5 Things That Make Product Discovery Difficult for Product Managers
As you may know, there are two high-level activities a product team should care about: discovery and delivery. These closely-knit activities continue during the entire lifecycle of a product. Although many teams are only obsessed with delivery, what separates the best product team from the mediocre is the ability to spend time on discovery.
As a product manager, you relentlessly participate in both of these activities. Your overriding objective is to create value for customers in a way that is viable for business. This value cannot be created without some sort of discovery activity. Since a product team is prone to taking discovery for granted, you should always be conscious of this activity more than anyone else.
In this article, I’m trying to explain why product teams may become oblivious to discovery.
Product Discovery and Delivery: What Are They?
Fortunately during the past two decades, product discovery has risen from sheer obscurity to wide recognition among many product people. However, if you are new to product management, I will give a brief definition of discovery and delivery before addressing the main topic of this article.
Discovery means identifying things you should not build. After you identify the not-to-do list, there will most likely be some opportunities left that you want to build. Here I have intentionally inverted the conventional definition of product discovery. This is because focusing on the nots promotes the risk-averse and experimental mindset.
On the other hand, product delivery means building features customers can use. In this ongoing activity, we actually convert backlog items into tangible features that can be shipped to users.
Difficulties With Product Discovery
1. We think in terms of solutions
As Marty Cagan states in his book Inspired, it’s just human nature for people to think and talk in terms of solutions rather than the underlying problems. Since product delivery eagerly swallows solutions and ideas and turns them into features and outputs, this intrinsic desire insidiously encourages delivery.
Taming your own ideas and thoughts is not enough to prevent over-emphasis on delivery. Stakeholders whom you constantly communicate with use the same solution-oriented terminology. If you keep insisting on the problems when communicating with them, you may resemble a person talking in a language they are not comfortable with.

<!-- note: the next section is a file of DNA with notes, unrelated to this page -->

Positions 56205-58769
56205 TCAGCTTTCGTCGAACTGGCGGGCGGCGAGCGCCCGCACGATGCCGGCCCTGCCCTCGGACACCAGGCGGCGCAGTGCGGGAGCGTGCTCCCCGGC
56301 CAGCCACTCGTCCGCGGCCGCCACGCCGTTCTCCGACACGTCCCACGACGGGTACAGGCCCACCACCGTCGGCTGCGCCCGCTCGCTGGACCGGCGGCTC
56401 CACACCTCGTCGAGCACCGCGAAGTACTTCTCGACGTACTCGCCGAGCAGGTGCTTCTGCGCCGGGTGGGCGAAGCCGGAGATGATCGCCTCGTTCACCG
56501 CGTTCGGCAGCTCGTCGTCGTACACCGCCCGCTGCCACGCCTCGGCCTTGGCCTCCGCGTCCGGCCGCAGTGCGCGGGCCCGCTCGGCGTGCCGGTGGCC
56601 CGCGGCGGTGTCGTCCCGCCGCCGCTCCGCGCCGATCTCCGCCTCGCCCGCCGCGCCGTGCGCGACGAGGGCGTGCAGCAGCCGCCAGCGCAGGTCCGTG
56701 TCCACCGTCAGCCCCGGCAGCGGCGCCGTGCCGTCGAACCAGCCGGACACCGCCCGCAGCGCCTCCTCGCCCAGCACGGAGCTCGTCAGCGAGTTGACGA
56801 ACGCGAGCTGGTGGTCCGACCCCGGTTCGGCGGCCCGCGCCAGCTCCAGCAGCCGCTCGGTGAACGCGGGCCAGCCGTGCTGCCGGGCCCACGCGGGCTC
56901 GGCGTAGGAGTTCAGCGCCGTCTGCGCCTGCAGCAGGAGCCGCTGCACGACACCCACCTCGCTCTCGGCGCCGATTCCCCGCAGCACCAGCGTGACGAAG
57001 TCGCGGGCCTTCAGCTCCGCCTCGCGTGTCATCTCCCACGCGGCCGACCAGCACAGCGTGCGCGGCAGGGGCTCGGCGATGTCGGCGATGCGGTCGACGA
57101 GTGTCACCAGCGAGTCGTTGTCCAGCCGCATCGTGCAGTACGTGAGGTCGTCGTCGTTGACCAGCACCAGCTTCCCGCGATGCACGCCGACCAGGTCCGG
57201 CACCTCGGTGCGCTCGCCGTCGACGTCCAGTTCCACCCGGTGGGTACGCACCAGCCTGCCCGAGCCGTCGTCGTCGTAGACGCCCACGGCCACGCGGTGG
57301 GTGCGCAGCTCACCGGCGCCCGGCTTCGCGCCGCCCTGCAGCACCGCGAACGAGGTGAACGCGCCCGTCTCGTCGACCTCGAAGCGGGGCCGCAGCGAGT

2. Discovery seems unnecessary
The truth is that products can be delivered without discovery, but not without delivery! In a world where hot ideas and solutions can be fed directly into the delivery process, why mess with the complexities of product discovery like validating problems and solutions?
The trouble with product discovery is that it is usually perceived as a time-consuming activity rather than a time and resource saver. It reveals ambiguity and questions the sanity of many decisions, which may not be tolerated by some people. Therefore, many product teams may be tempted to just follow their hunches and feed ideas into delivery in the hope of reaching outputs that make their dreams come true.
However, the truth usually dawns on them only after they see there are not enough users who genuinely want the features they’ve built.
3. Some engineers are fixated on delivery
Engineers who usually constitute the majority of the product team are better at product delivery than discovery. This may cause the team to become biased towards delivery and exert subtle pressure on product managers who always need others’ company while conducting discovery activities.
In a situation when all of the team members are not involved in discovery, product managers may find themselves generating backlog items to keep task-intensive engineers busy in the next iteration, without much caring about the outcomes. In more junior teams with few experienced people, it is more likely for product managers to become task generators. In order to meet the expectations of engineers, product managers may just fill the backlog based on a prioritized roadmap or ideas or bugs that have been spotted recently. Doing so limits the time your team spends on discovery.
4. Delivery’s output is tangible
Outputs can be easily presented to stakeholders. They act as a proxy for your team’s efforts. When you do not crank out features as fast as a feature factory, your stakeholders or teammates may become anxious.
On the other hand, discovery is incapable of producing working software on its own. Neither identifying the stop-doing list looks like an achievement to many stakeholders, nor recognizing fatal flaws in solutions.
In such situations, building some ideas that look very promising or taking orders from your CEO can alleviate the pressure of stakeholders and create a safe zone for the product team.
5. Weak product culture does not welcome discovery
The way you intend to work is profoundly influenced by the product culture of your organization. In a company with a weak product culture, your team is surrounded by and connected with multiple feature teams that speak a different language and have disparate expectations.
Even senior product managers may be swayed by the outcome-oriented rituals, spirit and culture of their organization. You want your team to work smoothly with other teams. The result is a difficult situation where you cannot ignore product discovery, nor ignore other people’s expectations.